Visual representation of genetic distances between populations using multidimensional scaling (Figure 2) showed that the Basque groups clustered together on the right side of the plot, near their neighbors in Cantabria. The North African and Georgian populations were found near the bottom center of plot, differentiated from the other European groups. A stress value of 0.169, well below the threshold of 0.317 for 27 populations in two dimensions, demonstrates that the plot is an accurate representation of the genetic distance matrix. A Mantel test of matrix correlation between the original distance matrix and the MDS matrix also demonstrated that the MDS plot was an accurate represent of the genetic distances between populations (correlation coefficient: r=0.93498, t test: t=5.7717, P=1.0).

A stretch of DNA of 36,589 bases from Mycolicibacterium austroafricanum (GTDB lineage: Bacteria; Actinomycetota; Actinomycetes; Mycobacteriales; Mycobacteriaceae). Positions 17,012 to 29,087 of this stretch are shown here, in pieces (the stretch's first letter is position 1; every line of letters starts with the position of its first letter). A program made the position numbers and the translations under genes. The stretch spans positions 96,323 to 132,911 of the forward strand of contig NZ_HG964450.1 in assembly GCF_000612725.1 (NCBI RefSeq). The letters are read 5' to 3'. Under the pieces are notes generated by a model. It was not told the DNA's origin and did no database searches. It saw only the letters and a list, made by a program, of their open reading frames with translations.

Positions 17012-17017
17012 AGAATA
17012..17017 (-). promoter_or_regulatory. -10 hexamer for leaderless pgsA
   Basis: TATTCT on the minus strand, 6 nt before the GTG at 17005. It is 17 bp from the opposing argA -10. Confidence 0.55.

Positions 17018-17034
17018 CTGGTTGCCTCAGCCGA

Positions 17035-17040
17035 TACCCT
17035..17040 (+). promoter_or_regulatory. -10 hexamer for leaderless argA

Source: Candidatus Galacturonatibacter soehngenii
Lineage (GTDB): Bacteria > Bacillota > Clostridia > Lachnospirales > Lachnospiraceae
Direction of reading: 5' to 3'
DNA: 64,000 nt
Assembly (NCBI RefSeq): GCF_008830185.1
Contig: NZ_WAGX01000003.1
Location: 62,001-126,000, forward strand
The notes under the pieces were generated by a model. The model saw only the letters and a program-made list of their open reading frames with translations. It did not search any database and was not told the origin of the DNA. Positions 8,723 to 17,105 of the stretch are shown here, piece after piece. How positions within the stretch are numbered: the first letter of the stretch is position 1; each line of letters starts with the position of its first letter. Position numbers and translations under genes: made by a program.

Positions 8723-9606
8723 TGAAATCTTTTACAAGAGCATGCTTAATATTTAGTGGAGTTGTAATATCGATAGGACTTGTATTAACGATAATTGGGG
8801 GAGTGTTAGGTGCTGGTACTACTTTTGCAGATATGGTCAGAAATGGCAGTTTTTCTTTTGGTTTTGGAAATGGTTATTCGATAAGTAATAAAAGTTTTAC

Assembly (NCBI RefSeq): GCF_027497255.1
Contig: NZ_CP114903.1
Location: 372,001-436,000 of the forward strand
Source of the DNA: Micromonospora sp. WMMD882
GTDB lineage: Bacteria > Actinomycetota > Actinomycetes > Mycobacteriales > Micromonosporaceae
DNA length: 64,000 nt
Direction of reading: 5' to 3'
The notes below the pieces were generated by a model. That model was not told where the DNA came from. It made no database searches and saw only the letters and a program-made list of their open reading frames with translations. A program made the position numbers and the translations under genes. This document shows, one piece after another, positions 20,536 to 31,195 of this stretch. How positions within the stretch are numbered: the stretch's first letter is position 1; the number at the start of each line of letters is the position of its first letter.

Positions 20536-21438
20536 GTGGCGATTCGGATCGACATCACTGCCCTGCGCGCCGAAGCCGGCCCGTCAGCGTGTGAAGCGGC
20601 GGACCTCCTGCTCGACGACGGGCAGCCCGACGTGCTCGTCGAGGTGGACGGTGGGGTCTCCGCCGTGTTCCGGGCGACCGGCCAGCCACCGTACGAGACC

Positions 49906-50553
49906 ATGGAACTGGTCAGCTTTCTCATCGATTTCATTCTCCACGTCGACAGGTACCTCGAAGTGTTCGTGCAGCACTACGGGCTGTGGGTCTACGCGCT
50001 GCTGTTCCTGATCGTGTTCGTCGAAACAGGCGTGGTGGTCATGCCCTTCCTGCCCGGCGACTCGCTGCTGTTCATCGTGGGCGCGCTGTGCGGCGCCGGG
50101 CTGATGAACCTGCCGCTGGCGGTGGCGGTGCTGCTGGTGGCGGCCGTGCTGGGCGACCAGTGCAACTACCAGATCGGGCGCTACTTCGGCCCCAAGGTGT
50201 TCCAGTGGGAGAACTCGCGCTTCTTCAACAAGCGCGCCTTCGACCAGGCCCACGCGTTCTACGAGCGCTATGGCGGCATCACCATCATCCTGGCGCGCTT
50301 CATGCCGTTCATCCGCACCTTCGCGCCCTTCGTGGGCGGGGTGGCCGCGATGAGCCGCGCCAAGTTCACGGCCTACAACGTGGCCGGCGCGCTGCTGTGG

Our study of the autosomal STR variation did not support the hypotheses of a recent common ancestor between the Basques and populations either from the Caucasus or North Africa. Allelic dropout was noted for several samples in the present analysis, raising the possibility of a technical or genomic error in the typing of samples. At low sample DNA concentrations, the Profiler Kit is known to preferentially amplify short alleles and homozygotes (93). Because the samples collected in this study were from buccal swabs, and only a portion of each sample was used for STR analysis, DNA concentrations were much lower than if the samples had been from whole blood. The excess of homozygotes at D8S1179, even after correction for allelic dropout, was of particular concern. Concordance studies of autosomal STR typing across different multiplex kits have reported issues with the D8S1179 locus in certain populations, principally with alleles 15-18 using the Profiler Plus Kit (94). Reports of D8S1179 from previous studies among Basques give frequency ranges for alleles 15-17 between: 15 (0.110-0.210), 16 (0.010-0.029), and 17 (0.005-0.007) (54,56-58). D8S1179*18 has not been previously reported in Basques. Frequencies for D8S1179 alleles 15-17 in the present study fall within the ranges previously reported for this population (54,56-58), and we also found no individuals with allele 18. In addition, the locus-by-locus AMOVA demonstrated that the Basque provinces were homogeneous with respect to autosomal STR variation, and the single locus found to not be in HWE (D8S1179) did not significantly contribute to differences between provinces. Therefore, we do no believe that the failure to meet HWE in this case represents a technical error, and we included the D8S1179 allele in the interpopulation analyses.